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Getting out of Johannesburg gridlock

  • Darren Taylor
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“People call our tuk tuks ‘toy cars,’” says Johannesburg driver Alan Bangi as he waits for a fare at a Sandton intersection. (Photo by Darren Taylor)
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“People call our tuk tuks ‘toy cars,’” says Johannesburg driver Alan Bangi as he waits for a fare at a Sandton intersection. (Photo by Darren Taylor)

Bangi navigates the streets of Africa’s commercial hub at a bracing maximum speed of 35 miles per hour, offering door-to-door service. (Photo by Darren Taylor)
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Bangi navigates the streets of Africa’s commercial hub at a bracing maximum speed of 35 miles per hour, offering door-to-door service. (Photo by Darren Taylor)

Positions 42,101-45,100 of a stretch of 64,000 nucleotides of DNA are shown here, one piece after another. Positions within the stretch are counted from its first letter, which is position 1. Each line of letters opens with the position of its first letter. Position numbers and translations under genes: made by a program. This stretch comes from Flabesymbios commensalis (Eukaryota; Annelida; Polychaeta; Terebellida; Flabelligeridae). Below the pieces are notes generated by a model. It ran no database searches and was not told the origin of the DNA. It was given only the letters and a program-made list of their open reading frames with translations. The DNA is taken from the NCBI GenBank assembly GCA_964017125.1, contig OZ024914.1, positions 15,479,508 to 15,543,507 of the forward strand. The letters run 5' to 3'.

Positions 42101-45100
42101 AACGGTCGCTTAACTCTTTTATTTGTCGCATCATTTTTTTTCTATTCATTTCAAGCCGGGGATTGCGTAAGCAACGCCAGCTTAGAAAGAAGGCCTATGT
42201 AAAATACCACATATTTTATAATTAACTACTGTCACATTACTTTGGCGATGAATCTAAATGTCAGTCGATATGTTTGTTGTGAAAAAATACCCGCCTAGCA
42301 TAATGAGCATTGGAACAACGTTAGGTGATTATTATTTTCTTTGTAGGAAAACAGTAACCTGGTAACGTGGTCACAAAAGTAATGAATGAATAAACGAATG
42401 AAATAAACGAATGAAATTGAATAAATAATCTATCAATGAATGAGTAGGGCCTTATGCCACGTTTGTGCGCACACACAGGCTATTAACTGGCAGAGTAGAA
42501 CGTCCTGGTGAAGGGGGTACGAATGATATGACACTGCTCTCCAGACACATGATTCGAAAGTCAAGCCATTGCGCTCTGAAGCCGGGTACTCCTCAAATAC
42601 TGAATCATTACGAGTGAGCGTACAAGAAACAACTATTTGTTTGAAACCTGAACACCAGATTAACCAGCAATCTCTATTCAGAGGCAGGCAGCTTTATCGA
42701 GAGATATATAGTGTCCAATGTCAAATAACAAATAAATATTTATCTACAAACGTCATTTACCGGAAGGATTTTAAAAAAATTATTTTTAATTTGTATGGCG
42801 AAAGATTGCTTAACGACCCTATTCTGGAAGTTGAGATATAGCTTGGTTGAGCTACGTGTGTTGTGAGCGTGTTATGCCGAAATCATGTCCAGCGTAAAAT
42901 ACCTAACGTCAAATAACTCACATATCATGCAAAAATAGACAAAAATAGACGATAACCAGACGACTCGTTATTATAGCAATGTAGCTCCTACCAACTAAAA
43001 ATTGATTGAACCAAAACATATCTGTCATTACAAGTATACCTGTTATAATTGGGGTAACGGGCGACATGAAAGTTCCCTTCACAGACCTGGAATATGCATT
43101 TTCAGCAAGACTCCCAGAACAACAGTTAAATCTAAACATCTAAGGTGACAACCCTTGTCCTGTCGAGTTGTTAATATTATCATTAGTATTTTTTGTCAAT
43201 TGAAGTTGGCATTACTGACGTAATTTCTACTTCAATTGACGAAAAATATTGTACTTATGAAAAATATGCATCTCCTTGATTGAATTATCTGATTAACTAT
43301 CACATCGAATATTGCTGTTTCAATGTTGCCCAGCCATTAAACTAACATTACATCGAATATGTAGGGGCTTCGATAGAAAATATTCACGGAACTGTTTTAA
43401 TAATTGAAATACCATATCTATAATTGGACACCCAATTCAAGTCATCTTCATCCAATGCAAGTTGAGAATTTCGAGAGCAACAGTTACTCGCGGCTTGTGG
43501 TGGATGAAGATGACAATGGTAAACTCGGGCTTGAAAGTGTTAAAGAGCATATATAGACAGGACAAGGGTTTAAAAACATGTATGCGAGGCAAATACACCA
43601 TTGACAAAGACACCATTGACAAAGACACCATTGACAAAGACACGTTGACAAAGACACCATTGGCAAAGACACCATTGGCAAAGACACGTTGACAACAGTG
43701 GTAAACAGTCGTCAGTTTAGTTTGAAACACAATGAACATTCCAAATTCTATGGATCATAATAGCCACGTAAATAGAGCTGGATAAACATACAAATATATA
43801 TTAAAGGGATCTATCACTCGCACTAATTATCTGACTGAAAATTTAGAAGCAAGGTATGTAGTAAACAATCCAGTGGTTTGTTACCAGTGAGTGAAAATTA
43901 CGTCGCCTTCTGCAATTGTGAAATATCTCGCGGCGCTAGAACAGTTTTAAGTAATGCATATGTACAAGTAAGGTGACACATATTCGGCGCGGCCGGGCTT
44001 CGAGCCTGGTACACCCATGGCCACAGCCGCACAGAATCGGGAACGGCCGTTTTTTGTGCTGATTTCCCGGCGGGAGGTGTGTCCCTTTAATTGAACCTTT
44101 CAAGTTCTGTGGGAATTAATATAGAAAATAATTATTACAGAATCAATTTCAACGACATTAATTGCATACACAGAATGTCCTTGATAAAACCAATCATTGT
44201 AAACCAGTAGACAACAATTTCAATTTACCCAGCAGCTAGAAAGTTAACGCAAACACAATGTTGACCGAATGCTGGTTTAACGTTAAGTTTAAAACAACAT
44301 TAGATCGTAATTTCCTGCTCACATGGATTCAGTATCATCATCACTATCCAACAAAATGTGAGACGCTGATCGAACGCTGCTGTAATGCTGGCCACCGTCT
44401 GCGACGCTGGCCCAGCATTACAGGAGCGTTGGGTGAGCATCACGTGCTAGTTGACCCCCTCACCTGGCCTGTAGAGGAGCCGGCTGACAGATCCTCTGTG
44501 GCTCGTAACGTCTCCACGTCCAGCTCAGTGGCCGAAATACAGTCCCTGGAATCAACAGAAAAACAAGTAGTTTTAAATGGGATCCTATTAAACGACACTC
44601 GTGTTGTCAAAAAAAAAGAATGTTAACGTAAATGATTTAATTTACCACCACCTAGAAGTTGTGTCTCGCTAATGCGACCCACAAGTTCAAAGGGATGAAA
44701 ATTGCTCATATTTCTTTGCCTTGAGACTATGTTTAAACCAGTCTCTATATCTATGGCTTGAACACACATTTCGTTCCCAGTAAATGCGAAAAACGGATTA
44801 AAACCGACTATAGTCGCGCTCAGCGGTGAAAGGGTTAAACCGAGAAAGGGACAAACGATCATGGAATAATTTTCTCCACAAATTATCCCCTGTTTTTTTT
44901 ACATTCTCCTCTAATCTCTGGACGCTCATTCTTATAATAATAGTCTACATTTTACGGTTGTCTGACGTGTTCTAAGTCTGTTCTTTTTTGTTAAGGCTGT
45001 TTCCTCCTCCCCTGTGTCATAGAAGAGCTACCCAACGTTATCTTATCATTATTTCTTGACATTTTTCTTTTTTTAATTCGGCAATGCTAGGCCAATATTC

A small fleet of blue Shesha Tuks – advertising a local Standard Bank - await the call of the dispatcher at the company’s Johannesburg office. (Photo by Darren Taylor)
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A small fleet of blue Shesha Tuks – advertising a local Standard Bank - await the call of the dispatcher at the company’s Johannesburg office. (Photo by Darren Taylor)

Bruce Cowie, Shesha Tuks managing director, demonstrates passenger seating. He hires experienced drivers from countries such as Malawi and Congo where tuk tuks have a long history. (Photo by Darren Taylor)
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Bruce Cowie, Shesha Tuks managing director, demonstrates passenger seating. He hires experienced drivers from countries such as Malawi and Congo where tuk tuks have a long history. (Photo by Darren Taylor)

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